Edward Bawden, UK

AGI member since 1956

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Bawden studied at the RCA in the early 1920s. Was greatly infl uenced by the ideas of Paul Nash. He soon started to work for Curwen Press, making his prints in lithography or linocut. Became close friends with Eric Ravilious; they infl uenced each other strongly in their ways of using line and shape. Bawden had a versatile talent. He did book illustrations, murals and advertising material. He was made ‘an honorary member of AGI’ (which is not so unusual, considering the fact that the membership itself is a kind of honour). Henrion visited him once when he was about to print a large linocut. Edward had put the block on the fl oor on top of the special paper, and walked up and down across the lino to obtain a perfect print. He also taught at the RCA – David Gentleman, one of his students who became a friend, remembers him as an inspiring and friendly if exacting teacher. He continued printmaking and painting to the end of his long life and was working on a linocut on the day he died.

Edward Bawden studied at the RCA in the early 1920s. He was greatly influenced by the ideas of Paul Nash, and soon started to work for Curwen Press, making his prints in lithography or linocut. He became close friends with Eric Ravilious; they influenced each other strongly in their ways of using line and shape. Bawden had a versatile talent. He did book illustrations, murals and advertising material. He painted and also made copper engravings.

His work was typically English, with a sharp, introverted wit. His war sketchbooks were widely published in the UK and US. He was made ‘an honorary member of AGI’ (which is not so unusual, considering the fact that the membership itself is a kind of honour). Fellow AGI member FHK Henrion visited him once when he was about to print a large linocut. Bawden had put the block on the floor on top of the special paper, and walked up and down across the lino to obtain a perfect print. He also taught at the RCA: David Gentleman, one of his students who became a friend, remembers him as an inspiring and friendly, if exacting, teacher. He continued printmaking and painting to the end of his long life and was working on a linocut on the day he died.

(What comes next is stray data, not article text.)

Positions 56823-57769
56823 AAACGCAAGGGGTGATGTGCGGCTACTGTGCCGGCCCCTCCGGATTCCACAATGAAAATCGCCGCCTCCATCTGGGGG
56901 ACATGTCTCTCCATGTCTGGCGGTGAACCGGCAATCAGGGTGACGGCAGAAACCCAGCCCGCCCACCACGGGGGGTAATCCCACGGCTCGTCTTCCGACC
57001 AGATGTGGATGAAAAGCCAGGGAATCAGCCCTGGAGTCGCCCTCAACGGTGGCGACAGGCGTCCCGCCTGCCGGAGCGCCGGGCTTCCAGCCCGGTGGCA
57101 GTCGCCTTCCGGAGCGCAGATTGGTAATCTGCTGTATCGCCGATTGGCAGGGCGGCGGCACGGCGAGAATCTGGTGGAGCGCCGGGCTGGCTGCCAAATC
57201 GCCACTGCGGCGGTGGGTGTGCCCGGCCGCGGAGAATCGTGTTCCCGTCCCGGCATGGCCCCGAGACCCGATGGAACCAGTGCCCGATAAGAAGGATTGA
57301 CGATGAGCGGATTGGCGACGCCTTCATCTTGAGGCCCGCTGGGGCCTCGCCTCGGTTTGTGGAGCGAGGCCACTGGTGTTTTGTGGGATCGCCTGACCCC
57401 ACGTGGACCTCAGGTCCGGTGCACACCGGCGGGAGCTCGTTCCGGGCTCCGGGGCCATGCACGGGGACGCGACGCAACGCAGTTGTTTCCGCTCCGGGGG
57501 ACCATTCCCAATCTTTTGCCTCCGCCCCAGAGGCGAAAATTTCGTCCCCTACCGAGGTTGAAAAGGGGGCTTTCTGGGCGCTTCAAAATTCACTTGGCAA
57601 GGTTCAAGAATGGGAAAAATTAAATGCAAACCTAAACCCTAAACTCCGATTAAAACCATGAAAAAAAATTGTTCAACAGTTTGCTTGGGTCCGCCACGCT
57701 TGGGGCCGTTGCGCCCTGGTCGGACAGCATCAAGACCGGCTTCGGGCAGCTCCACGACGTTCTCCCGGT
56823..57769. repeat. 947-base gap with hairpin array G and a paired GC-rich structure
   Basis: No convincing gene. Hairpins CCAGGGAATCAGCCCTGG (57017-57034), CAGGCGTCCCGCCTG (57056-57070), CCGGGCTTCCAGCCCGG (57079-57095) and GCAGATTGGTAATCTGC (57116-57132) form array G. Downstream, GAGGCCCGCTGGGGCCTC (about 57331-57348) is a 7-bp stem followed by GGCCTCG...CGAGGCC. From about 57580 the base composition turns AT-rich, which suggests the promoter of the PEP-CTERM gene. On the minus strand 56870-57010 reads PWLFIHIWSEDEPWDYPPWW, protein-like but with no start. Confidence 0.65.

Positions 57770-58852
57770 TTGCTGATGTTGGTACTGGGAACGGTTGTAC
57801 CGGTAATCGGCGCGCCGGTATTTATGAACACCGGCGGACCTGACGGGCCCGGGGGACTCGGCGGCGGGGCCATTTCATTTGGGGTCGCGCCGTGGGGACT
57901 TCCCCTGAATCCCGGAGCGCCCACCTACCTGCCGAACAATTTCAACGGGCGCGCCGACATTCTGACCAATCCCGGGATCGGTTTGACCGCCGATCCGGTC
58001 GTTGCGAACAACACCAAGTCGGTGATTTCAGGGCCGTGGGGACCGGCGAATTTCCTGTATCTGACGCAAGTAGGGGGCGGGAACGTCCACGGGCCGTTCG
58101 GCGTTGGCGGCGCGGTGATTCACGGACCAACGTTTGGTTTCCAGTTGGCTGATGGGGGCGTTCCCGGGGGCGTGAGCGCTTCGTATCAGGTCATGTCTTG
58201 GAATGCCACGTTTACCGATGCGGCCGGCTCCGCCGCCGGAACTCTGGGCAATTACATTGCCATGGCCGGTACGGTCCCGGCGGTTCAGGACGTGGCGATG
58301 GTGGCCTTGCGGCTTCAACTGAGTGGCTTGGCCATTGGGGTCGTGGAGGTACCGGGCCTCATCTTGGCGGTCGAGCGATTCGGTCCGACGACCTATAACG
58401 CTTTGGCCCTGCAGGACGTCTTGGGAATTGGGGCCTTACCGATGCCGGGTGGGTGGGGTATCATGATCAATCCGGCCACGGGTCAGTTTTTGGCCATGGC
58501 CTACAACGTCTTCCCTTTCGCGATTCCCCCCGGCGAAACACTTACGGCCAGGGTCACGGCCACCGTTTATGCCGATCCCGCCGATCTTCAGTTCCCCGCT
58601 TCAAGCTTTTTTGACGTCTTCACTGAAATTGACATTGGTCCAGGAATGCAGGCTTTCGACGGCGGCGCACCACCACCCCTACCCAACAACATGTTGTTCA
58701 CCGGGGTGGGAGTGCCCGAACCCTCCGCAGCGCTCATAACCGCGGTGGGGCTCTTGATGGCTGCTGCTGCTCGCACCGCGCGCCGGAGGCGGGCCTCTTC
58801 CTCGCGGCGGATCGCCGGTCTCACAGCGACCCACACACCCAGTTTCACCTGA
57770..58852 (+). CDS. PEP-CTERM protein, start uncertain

Biography text taken from AGI by Ben and Elly Bos

Design work by Edward Bawden


    Edward Bawden, UK (1956)

    Edward Bawden studied at the RCA in the early 1920s. He was greatly influenced by the ideas of Paul Nash, and soon started to work for Curwen Press, making his...

    Read full biography
    Edward Bawden, UK (1956)

      Bawden studied at the RCA in the early 1920s. Was greatly infl uenced by the ideas of Paul Nash. He soon started to work for Curwen Press, making his prints in lithography or linocut. Became close friends with Eric Ravilious; they infl uenced each other strongly in their ways of using line and shape. Bawden had a versatile talent. He did book illustrations, murals and advertising material. He was made ‘an honorary member of AGI’ (which is not so unusual, considering the fact that the membership itself is a kind of honour). Henrion visited him once when he was about to print a large linocut. Edward had put the block on the fl oor on top of the special paper, and walked up and down across the lino to obtain a perfect print. He also taught at the RCA – David Gentleman, one of his students who became a friend, remembers him as an inspiring and friendly if exacting teacher. He continued printmaking and painting to the end of his long life and was working on a linocut on the day he died.

      Edward Bawden studied at the RCA in the early 1920s. He was greatly influenced by the ideas of Paul Nash, and soon started to work for Curwen Press, making his prints in lithography or linocut. He became close friends with Eric Ravilious; they influenced each other strongly in their ways of using line and shape. Bawden had a versatile talent. He did book illustrations, murals and advertising material. He painted and also made copper engravings.

      His work was typically English, with a sharp, introverted wit. His war sketchbooks were widely published in the UK and US. He was made ‘an honorary member of AGI’ (which is not so unusual, considering the fact that the membership itself is a kind of honour). Fellow AGI member FHK Henrion visited him once when he was about to print a large linocut. Bawden had put the block on the floor on top of the special paper, and walked up and down across the lino to obtain a perfect print. He also taught at the RCA: David Gentleman, one of his students who became a friend, remembers him as an inspiring and friendly, if exacting, teacher. He continued printmaking and painting to the end of his long life and was working on a linocut on the day he died.

      Biography text taken from AGI by Ben and Elly Bos